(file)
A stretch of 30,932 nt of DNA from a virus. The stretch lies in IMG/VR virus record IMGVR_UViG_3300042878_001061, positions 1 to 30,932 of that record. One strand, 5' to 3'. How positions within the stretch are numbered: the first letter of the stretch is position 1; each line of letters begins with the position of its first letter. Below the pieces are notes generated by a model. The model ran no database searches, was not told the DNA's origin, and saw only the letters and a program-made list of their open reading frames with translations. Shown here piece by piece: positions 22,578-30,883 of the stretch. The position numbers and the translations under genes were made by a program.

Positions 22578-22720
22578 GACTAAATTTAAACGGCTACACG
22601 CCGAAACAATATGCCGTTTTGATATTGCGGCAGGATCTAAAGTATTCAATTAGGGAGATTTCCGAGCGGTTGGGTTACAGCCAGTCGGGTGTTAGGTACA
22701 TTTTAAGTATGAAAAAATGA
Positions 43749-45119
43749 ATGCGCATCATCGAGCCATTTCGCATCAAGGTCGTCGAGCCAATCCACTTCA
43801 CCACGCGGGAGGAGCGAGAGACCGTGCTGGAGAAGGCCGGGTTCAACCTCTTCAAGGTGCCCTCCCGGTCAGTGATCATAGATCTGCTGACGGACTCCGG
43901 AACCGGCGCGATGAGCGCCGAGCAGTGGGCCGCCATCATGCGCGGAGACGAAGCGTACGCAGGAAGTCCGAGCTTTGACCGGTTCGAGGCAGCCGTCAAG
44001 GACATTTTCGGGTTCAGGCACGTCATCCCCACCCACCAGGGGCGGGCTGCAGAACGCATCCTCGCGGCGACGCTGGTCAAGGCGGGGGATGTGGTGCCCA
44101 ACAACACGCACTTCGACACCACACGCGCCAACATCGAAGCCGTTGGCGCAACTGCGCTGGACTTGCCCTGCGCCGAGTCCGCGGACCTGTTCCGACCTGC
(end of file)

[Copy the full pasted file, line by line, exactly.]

A stretch of 30,932 nt of DNA from a virus. The stretch lies in IMG/VR virus record IMGVR_UViG_3300042878_001061, positions 1 to 30,932 of that record. One strand, 5' to 3'. How positions within the stretch are numbered: the first letter of the stretch is position 1; each line of letters begins with the position of its first letter. Below the pieces are notes generated by a model. The model ran no database searches, was not told the DNA's origin, and saw only the letters and a program-made list of their open reading frames with translations. Shown here piece by piece: positions 22,578-30,883 of the stretch. The position numbers and the translations under genes were made by a program.

Positions 22578-22720
22578 GACTAAATTTAAACGGCTACACG
22601 CCGAAACAATATGCCGTTTTGATATTGCGGCAGGATCTAAAGTATTCAATTAGGGAGATTTCCGAGCGGTTGGGTTACAGCCAGTCGGGTGTTAGGTACA
22701 TTTTAAGTATGAAAAAATGA
Positions 43749-45119
43749 ATGCGCATCATCGAGCCATTTCGCATCAAGGTCGTCGAGCCAATCCACTTCA
43801 CCACGCGGGAGGAGCGAGAGACCGTGCTGGAGAAGGCCGGGTTCAACCTCTTCAAGGTGCCCTCCCGGTCAGTGATCATAGATCTGCTGACGGACTCCGG
43901 AACCGGCGCGATGAGCGCCGAGCAGTGGGCCGCCATCATGCGCGGAGACGAAGCGTACGCAGGAAGTCCGAGCTTTGACCGGTTCGAGGCAGCCGTCAAG
44001 GACATTTTCGGGTTCAGGCACGTCATCCCCACCCACCAGGGGCGGGCTGCAGAACGCATCCTCGCGGCGACGCTGGTCAAGGCGGGGGATGTGGTGCCCA
44101 ACAACACGCACTTCGACACCACACGCGCCAACATCGAAGCCGTTGGCGCAACTGCGCTGGACTTGCCCTGCGCCGAGTCCGCGGACCTGTTCCGACCTGC